I shouldn’t have read the reviews before hand. That was probably the only thing that detracted from my enjoyment of the movie. I was mistakenly led to believe that it was about apartheid or rather that apartheid was the primary metaphor that the movie was alluding to. It seems to be more about immigration and at a deeper level how we view… um… aliens; the movie sorts and the other more close to home beggars in the street, software engineers in our companies, labourers etc. etc.
I’m not too much into alien movies and I did find their appearance a quite yuk in a sufficiently hollywood kind of way but the genius of the movie for me was how I really warmed to the aliens Christopher Johnson and his son. From being faintly repulsed to sympathy and pity, I moved towards identifying with them. Now if only prejudice at all levels could be moved so easily.
But it is true that only by in some sense giving yourself up (in Van der Merve the main character’s case, not very willingly) and seeing the world from the other side that’s when the world stretches and changes into something you haven’t been in before.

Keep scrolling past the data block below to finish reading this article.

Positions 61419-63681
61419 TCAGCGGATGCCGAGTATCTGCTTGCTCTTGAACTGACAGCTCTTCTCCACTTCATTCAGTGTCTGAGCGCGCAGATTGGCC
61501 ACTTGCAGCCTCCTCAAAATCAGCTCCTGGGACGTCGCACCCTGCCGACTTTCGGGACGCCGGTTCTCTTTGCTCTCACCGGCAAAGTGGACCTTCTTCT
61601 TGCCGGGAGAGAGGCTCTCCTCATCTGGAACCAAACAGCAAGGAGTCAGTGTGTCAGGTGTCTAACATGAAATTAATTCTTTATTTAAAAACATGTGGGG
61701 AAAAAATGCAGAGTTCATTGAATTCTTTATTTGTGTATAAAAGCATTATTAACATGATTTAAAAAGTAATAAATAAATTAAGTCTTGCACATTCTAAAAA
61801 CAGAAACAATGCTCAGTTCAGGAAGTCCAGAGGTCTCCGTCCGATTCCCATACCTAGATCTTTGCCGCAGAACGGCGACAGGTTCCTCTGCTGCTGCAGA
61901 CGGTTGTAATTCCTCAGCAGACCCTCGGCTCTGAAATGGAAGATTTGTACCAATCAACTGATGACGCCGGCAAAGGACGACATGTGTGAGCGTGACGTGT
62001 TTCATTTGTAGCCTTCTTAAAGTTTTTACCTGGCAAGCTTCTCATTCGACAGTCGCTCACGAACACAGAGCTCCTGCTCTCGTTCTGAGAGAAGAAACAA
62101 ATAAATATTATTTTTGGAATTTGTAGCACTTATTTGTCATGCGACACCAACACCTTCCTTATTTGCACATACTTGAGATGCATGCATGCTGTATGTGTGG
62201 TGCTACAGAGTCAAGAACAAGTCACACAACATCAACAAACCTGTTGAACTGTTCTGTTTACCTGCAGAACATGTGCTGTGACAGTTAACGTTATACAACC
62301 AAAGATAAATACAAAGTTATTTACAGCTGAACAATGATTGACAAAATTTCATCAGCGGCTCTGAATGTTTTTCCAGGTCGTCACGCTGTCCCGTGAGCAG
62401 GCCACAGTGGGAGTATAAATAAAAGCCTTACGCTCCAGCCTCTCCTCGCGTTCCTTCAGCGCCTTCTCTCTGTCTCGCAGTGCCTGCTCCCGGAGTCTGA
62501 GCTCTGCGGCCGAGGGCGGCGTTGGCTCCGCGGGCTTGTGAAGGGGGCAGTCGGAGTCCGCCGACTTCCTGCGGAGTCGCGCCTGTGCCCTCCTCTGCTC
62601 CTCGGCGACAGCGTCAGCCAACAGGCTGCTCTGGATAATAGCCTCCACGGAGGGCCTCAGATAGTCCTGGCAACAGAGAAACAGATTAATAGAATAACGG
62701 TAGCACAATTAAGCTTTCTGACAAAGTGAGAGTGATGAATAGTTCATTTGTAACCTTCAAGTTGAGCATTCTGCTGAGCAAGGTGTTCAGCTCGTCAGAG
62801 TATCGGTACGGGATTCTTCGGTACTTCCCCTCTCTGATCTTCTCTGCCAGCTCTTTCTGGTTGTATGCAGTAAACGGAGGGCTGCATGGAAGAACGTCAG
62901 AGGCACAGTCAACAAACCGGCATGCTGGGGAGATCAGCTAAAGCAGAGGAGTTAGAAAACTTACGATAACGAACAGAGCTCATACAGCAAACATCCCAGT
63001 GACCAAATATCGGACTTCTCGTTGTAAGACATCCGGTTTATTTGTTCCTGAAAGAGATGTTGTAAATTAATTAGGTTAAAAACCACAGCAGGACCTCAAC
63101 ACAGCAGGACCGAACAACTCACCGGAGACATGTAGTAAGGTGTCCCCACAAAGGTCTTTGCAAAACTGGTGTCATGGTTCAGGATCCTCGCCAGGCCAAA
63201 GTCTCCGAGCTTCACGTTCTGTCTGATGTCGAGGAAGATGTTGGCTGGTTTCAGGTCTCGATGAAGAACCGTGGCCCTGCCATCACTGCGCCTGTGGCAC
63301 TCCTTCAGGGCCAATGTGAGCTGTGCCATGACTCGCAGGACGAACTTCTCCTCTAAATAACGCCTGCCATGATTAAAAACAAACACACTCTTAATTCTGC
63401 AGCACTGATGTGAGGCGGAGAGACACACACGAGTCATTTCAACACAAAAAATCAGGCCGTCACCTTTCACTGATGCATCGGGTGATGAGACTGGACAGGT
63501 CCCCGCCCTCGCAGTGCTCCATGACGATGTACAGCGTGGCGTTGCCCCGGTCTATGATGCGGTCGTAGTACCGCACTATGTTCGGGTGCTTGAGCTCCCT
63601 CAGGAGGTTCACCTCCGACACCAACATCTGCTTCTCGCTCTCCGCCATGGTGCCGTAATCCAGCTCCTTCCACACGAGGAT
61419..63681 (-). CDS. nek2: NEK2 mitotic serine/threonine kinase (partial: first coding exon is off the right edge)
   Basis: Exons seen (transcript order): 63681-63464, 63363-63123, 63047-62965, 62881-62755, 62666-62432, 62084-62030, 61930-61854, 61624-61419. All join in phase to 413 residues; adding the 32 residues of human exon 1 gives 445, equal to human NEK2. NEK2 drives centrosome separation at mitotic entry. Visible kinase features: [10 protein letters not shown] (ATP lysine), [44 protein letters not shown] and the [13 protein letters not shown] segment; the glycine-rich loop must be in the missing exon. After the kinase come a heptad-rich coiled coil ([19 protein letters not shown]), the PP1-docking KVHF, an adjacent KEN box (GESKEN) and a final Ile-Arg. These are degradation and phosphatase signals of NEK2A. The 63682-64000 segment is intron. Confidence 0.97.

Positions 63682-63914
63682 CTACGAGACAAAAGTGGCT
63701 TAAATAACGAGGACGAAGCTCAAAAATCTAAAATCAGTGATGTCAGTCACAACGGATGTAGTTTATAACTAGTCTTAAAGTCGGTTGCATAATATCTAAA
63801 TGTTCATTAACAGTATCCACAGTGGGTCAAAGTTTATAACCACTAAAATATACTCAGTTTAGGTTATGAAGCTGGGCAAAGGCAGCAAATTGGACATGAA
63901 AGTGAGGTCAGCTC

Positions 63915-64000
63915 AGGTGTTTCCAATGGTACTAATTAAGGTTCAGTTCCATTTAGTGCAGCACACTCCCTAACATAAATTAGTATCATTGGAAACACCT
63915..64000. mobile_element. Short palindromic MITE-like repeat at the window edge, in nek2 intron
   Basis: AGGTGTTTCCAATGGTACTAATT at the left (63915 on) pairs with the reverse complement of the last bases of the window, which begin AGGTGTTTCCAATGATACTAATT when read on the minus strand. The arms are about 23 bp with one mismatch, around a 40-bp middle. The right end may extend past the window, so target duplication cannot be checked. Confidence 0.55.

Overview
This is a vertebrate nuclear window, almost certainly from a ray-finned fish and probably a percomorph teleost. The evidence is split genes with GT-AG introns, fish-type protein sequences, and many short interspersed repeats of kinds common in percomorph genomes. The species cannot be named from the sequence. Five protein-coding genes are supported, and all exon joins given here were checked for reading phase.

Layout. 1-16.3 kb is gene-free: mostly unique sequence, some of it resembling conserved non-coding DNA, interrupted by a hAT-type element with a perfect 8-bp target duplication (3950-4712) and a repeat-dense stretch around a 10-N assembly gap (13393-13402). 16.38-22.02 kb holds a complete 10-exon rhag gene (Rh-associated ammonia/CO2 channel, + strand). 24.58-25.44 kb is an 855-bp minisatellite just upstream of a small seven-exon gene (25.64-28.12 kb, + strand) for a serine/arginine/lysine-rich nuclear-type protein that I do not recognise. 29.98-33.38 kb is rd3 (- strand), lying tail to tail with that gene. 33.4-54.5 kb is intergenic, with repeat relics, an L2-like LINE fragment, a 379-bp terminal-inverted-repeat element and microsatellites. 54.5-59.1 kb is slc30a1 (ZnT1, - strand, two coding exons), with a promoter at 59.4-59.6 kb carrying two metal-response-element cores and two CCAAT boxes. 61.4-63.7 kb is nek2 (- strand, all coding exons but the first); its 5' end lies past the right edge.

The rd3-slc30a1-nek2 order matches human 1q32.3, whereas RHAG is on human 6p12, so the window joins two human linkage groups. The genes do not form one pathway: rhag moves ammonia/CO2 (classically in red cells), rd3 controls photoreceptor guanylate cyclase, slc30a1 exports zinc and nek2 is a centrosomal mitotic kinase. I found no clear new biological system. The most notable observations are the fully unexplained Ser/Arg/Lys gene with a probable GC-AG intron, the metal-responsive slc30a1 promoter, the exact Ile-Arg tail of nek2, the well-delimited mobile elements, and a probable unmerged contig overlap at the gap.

The film leaves me wondering whether it’s only a drastic accident like what Van der Merve goes through that’s going to push us towards giving ourselves up for the sake of knowing/loving the other. The frustration for me as a Christian is that despite Jesus’ death which has broken the dividing walls and freed us from our tribalism we still have a lot of prejudicial divisions in church . I don’t know. Maybe Christopher Johnson will come back in District 10 with a clearer answer.